Levitating particles could unravel how planets form

A beautiful model system to study assembly at scales visible to the human eye.

University of Chicago and the University of Bath scientists revealed new insights about how materials cluster together in the absence of gravity. Courtesy of Melody Lim
University of Chicago and the University of Bath scientists revealed new insights about how materials cluster together in the absence of gravity. Courtesy of Melody Lim

Mechanically agitated granular matter often serves as a prototype for exploring the rich physics associated with hard-sphere systems, with an effective temperature introduced by vibrating or shaking. While depletion interactions drive clustering and assembly in colloids, there is no equivalent short-range attractions exist between macroscopic grains.

In a new study by the University of Chicago and the University of Bath addressed this limitation and investigated granular cluster formation by using acoustic levitation and trapping. They used sound waves to levitate particles, revealing new insights about how materials cluster together in the absence of gravity.

Heinrich Jaeger, the Sewell Avery Distinguished Service Professor of Physics said, “Much of the universe is made up of particles assembling. With acoustic levitation, we have a beautiful model system to study assembly at scales visible to the human eye, where we can track each particle with precision, and then relate the results to a wide range of often much more microscopic phenomena.”

During the study, scientists were interested in the shape of prototypical clusters that structure when, starting from a single particle, more are included one by one. They utilized sound waves to levitate plastic particles in midair – each around one millimeter in diameter, about the thickness of a penny – and contemplated how these particles collaborate with one another as they framed groups, separated and afterward reassembling into various arrangements.

At the point when there are five particles or less, they found, the particles thickly in just a single setup. Be that as it may, when there are at least six particles, there are various diverse shapes they could collect into when together firmly.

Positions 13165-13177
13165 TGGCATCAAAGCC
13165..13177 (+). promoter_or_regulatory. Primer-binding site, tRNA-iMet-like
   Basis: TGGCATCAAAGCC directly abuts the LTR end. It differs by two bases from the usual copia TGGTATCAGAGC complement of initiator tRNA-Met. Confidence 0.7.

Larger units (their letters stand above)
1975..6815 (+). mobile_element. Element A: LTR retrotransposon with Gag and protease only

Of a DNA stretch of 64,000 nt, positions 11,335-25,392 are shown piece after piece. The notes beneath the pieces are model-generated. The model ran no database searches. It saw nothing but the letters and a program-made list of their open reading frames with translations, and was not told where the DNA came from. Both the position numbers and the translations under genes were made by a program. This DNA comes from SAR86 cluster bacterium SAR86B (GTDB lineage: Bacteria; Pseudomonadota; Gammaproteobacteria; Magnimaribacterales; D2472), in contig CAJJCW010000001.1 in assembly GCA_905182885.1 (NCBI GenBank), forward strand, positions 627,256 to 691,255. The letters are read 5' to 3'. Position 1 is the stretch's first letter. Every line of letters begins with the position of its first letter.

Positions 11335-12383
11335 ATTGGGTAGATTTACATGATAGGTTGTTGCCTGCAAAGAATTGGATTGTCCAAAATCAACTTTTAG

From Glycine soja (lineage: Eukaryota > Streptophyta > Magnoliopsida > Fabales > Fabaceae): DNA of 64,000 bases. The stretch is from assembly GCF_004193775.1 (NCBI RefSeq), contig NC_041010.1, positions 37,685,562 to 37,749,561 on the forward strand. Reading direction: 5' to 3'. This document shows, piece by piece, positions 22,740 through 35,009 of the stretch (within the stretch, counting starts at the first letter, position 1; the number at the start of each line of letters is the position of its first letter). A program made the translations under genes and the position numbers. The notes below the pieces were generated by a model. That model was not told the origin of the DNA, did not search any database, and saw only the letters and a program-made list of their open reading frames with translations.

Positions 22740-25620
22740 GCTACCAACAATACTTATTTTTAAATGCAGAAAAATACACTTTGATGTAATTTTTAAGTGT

By using high-speed cameras to track the levitated particles, the researchers were able to capture these various configurations. They found that groups of six particles can form three distinct compact shapes: parallelogram, chevron, and triangle. Adding one more particle to make seven meant that particles clustered together in one of four shapes, which scientists termed a flower, a turtle, a tree or a boat.

Co-first author Anton Souslov, then a UChicago postdoctoral researcher and now on the faculty at the University of Bath said, “Six particles is the minimum needed to change between different shapes, which is where things get interesting. For us scientists, defying gravity to levitate dust also has this more fundamental interest of developing Earth-based experiments to understand how bodies in space like planets start to form.”

Scientists noted, “This would be the very earliest stages when the future planet is just a clump of space dust perhaps a centimeter across — before gravity starts to become a factor.”

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“One unique aspect of the experiments is that the sound not only levitates the particles but can also be used to affect how they interact as they float.”

Graduate student Melody Lim, the first author on the paper said, “A surprise was that by changing the sound wave frequency, we could manipulate the clusters and influence the shape that emerged. Modeling the physics behind such acoustic forces, which was done by Souslov and professor of physics Vincenzo Vitelli, gives scientists a new means to control the assembly process.”

They found that rearranging the shapes often depends on one particle acting as a “hinge” and swinging around the others to reconfigure, which could be very useful in a range of potential applications.

The research team now intends to look at how acoustic levitation can bring together larger numbers of particles to assemble more complex structures.

The study is published in the journal Nature Physics.